Uncalled for, pt. I

I’m standing on this beach at night many years earlier in fact it’s the end of summer in 1998 and now I’m thinking of all the stories still to be told.

Sometimes- not too often but in fact only rarely- sometimes I’m lying in bed at night, restless well-before sleep sets in, and then I come up with this notion of a perfect world, a world so flawless it shouldn’t really exist for the sake of our own shortcomings, as absurd as it might seem, and on this perfect world I would have no need for this, you know, because I’d be telling you all the stories head-on, in person, looking straight in your eyes as we cuddled up at night before calling it a day.

I think that’s the main reason as to why I’m so eagerly willing to lay myself bare, exposed, before you, in truncated unedited sentences without spellchecking, and the occasional split infinitive and half-truth or three.
But I’m not really sure.

Yet I’m not standing on that beach in ’98; I’m sitting down on the cool, wet sand with my legs folded in a straight position, my arms holding my knees together, a flashlight half-buried lamp-up in the sand with a plastic cup over it so it diffuses the light just enough as to soften and spread it around us. All the boys are chatting endlessly over beer and maybe a bottle of vodka, too but I remain quiet in my introspection as I’m watching G**** wandering ahead by the shoreline, the late-night cold water dancing around and about her ankles, her dress fluttering in the sticky breeze coming from the Ocean.
She was so beautiful that night in that white dress with the reddish-flower-like blotches and the boys were all asking me what was going on between us, all that boy-talk, had I seen her naked already or what, that kind of stuff.
I stood up and walked towards her. I walked very slowly as if counting each step so as to savor the moment and live each split-second to the fullest, trying not to miss anything, trying not to grow up, not to grow old past 18 years old, already sorry High School was done for and not coming back ever again.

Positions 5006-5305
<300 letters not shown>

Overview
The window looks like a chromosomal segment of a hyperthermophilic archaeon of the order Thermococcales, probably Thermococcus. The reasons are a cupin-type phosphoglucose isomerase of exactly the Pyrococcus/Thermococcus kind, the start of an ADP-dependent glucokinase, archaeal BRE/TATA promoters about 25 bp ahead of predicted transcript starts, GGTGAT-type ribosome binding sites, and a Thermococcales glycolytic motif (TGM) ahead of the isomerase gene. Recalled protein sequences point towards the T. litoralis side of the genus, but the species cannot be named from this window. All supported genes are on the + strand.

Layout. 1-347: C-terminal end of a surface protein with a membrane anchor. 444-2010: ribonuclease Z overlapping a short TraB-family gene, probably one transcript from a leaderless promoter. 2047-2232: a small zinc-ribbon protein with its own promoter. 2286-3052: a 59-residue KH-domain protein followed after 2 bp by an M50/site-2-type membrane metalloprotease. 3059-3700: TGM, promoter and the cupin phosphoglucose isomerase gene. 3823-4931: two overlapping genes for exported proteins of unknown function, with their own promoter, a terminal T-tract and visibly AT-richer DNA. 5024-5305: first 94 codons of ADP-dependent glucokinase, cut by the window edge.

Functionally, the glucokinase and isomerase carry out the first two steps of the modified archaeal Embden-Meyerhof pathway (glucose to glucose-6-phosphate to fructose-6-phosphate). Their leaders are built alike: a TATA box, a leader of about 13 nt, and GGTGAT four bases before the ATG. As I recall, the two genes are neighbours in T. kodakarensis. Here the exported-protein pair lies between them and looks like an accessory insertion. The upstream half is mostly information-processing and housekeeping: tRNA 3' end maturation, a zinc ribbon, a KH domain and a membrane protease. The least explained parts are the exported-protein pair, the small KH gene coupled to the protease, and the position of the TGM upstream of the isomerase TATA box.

I don’t know if she noticed me. I placed my hand on her shoulder, gently, on her skin exposed by the strap of her dress draping halfway down her shoulder. She turned her head back at me and smiled a sad, lonely smile. That was the kind of smile G**** really had back in the day, you know, despite anything anybody would tell me afterwards. It rocked your world. It froze your world.

Then & there:
As far-fetched as it probably sounds now I wanted one thing out of that night: I wanted to tell somebody about her smile and of how good her auburn hair smelled but maybe her hair was really light brown and I’m making it auburn as I go, not really as I want to remember it but more like, how I want it to be remembered.
I want to cut through all those frat-boy questionings of nipples and pubic hair and the did-she-go-down-on-you’s, I want to cut right to that bit under starlight and infinity and unblemished youth as I’m smiling back at her then whispering my own half-truths in her ear, which makes her stop smiling and close her eyes and maybe bite her lower lip just lightly, then staying silent and motionless for a few moments, until she finally shakes her head in disagreement and says, “Sorry” at me in such a demure, polite way it makes for all the lies and broken phone calls that will eventually come from both of us in the ensuing couple of years.

Upon treading back head-down through the soft sand to the boys and their beers around the half-buried flashlight they all smiled their frat-boys smile and whistled in unison the chorus line to the James Bond theme song. It did hold its own special meaning for us during that summer. There was this James Bond vid*o-game we would play after lunch in which, whenever your character was killed, that bit from the theme song would go off.

It’s now close to ten years later, well after I met you and well after we parted ways, and here I am, like Atlas carrying the burden of the world only in stories half-lived and half-plucked out of thin air by imagination alone, stories blurred out between fact and fiction.
After all this time I still don’t know exactly why I have to write you all of this, or why I have to tell you all of this. It’s something you’ll probably never read or maybe care for anyway, yet the feeling is one and the same:
When I remember it, I want to have you there, present at every single bit, even if just as a passive spectator. I don’t want to make you a character, I don’t want you to act- I just want you to be there in all my yesterdays and yesteryears, there at beach with G**** and I in the summer of ’98.

It’s how I plan on cheating on all my tomorrows without you, by the way:
I think it’s either how I look for atonement for being such an assh*le in the first place, or simply put, something else entirely.